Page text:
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Materials & Nanoscience

Materials and Nanoscience is a multidisciplinary field where researchers explore the properties and behaviors of materials, especially under extreme conditions such as high pressures. Investigations involve experiments and computational theory to understand the chemistry and physics of materials, leading to discoveries like room-temperature superconductivity and the synthesis of novel topological, magnetic, and superhard materials. Additionally, groups focus on applying nanotechnology to design structures at the nanoscale, studying fundamental science and applications in areas such as charge transfer and electron localization, and manipulating energy transfer processes in semiconductor nanocrystals for potential applications in imaging and bandgap engineering.




– generally interested in the physical and inorganic chemistry of materials.
– combines approaches from classical solid state chemistry with nanoscience and molecular chemistry, with the goal of contributing to a unified field.
– current focus is on electrochemical energy technologies, critical to a green economy based on renewable sources.

  • Topic 1: Definition of chemical pathways of electrochemical reactions with solids, at scales spanning from atoms to micrometers, and from bulk to interfaces. Heavy reliance on analytical development of synchrotron imaging methodologies.
  • Topic 2: Exploration of materials suitable for transport of single and multivalent ions. We aim to establish the design rules that govern ion intercalation into solid electrodes to guide the discovery of new functional materials.
  • Topic 3: Mechanistic understanding of transition metal solids with electrocatalytic properties that enable decarbonization technologies. We combine electroanalysis with X-ray spectroscopy and scattering to establish relationships between material evolution and electrocatalytic activity, selectivity and stability.
  • green energy, photochemistry, integrated CO2 capture and conversion, electrochemistry, molecular redox shuttles, ultrafast laser spectroscopy, spectroelectrochemistry.

Russell Hemley

  • Behavior of molecules and materials in extreme conditions, particularly high pressures.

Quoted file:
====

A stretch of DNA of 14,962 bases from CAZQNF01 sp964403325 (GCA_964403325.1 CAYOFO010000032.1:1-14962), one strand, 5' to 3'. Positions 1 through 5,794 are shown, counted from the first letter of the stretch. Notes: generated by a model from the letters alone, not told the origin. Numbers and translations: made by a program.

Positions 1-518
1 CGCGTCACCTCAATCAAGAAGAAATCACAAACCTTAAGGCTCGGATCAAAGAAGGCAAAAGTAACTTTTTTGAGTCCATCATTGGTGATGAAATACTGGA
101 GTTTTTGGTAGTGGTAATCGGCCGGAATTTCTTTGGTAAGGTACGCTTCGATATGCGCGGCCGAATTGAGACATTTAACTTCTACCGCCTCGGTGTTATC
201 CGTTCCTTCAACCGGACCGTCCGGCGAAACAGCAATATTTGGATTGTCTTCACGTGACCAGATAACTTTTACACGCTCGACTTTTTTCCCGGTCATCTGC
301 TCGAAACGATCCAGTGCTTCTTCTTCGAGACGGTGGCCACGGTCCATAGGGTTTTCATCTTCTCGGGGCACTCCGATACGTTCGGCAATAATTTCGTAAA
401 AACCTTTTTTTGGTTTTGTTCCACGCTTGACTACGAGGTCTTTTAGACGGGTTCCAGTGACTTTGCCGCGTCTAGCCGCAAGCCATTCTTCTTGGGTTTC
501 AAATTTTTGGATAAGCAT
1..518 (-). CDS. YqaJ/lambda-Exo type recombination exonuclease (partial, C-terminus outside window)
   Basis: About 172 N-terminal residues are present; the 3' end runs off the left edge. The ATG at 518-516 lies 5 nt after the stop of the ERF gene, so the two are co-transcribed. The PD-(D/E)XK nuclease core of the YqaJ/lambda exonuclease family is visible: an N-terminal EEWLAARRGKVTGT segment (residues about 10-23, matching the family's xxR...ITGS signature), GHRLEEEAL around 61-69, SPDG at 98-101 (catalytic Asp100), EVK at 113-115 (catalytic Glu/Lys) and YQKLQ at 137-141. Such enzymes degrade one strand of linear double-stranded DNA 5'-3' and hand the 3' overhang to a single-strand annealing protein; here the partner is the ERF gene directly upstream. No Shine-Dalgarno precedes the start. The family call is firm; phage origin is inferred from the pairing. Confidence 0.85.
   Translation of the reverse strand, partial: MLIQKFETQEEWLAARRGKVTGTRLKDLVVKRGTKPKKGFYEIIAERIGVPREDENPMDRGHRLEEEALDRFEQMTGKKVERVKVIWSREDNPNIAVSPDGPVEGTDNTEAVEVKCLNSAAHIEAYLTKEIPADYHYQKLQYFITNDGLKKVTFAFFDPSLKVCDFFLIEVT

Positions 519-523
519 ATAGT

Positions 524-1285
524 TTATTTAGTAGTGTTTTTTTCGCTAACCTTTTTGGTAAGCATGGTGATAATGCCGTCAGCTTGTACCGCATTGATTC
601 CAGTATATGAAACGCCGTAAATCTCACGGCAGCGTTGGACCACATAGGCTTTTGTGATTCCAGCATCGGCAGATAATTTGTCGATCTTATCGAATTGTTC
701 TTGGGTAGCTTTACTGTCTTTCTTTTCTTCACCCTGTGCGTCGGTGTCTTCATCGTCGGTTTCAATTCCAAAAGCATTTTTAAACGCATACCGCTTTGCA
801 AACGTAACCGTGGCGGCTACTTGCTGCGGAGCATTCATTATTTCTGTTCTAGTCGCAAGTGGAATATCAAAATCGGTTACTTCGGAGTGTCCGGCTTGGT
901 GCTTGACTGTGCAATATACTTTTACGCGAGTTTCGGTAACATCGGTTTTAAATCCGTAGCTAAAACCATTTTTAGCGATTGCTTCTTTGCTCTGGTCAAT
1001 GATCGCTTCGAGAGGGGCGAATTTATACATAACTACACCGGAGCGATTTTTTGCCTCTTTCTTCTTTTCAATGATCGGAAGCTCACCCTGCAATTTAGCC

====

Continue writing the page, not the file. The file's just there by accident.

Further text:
• Creation of new materials, including energy materials, using extreme conditions techniques.
  • Creation of materials with ‘extreme properties’ such as:
    • very high-temperature superconductors, novel high-temperature quantum materials, highly energetic materials, and superhard materials.
    • Development of new high-pressure methods, including those based on diamond anvil cells.
    • Synchrotron x-ray and infrared techniques applied to materials in extreme conditions.
    • Planetary materials, especially those comprising planetary interiors.

Nan Jiang


Goals: Probing chemistry of surface-supported nanostructure at the angstrom-scale; Determining the mechanism of chemical bond formation under various local environments; Investigating the interface of 2D materials and heterostructures at the atomic scale.

Methods: Scanning probe-based nanoimaging and nanospectroscopy

Petr Král

  • – Modeling of coarsed materials
  • – Modeling of nanomedicines
  • – Modeling of nanofluidics
  • – Modeling of energy-related systems
  • – First principle methods
  • – Molecular dynamics simulations
  • – Mean-field and analytical methods
  • We are inspired by proteins and enzymes, and aim to translate their features into synthetic materials. Achieving such a goal would have major impacts in catalyst design and improving the efficiency of important separation processes.
  • To do this, we are targeting porous materials that are built from bioinspired building blocks and can evolve in complexity.
  • Our group has pioneered the design of synthetic peptides as building blocks for porous materials. We integrate de novo peptide design, inorganic & organic chemistry to synthesize novel biomimetic materials for catalysis and separations.

Preston Snee

  • Synthesis of new semiconductor nanomaterials.
  • Photophysical properties of nanomaterails.
  • Nanomaterials as imaging agents.
  • Nanomaterials for catalysis.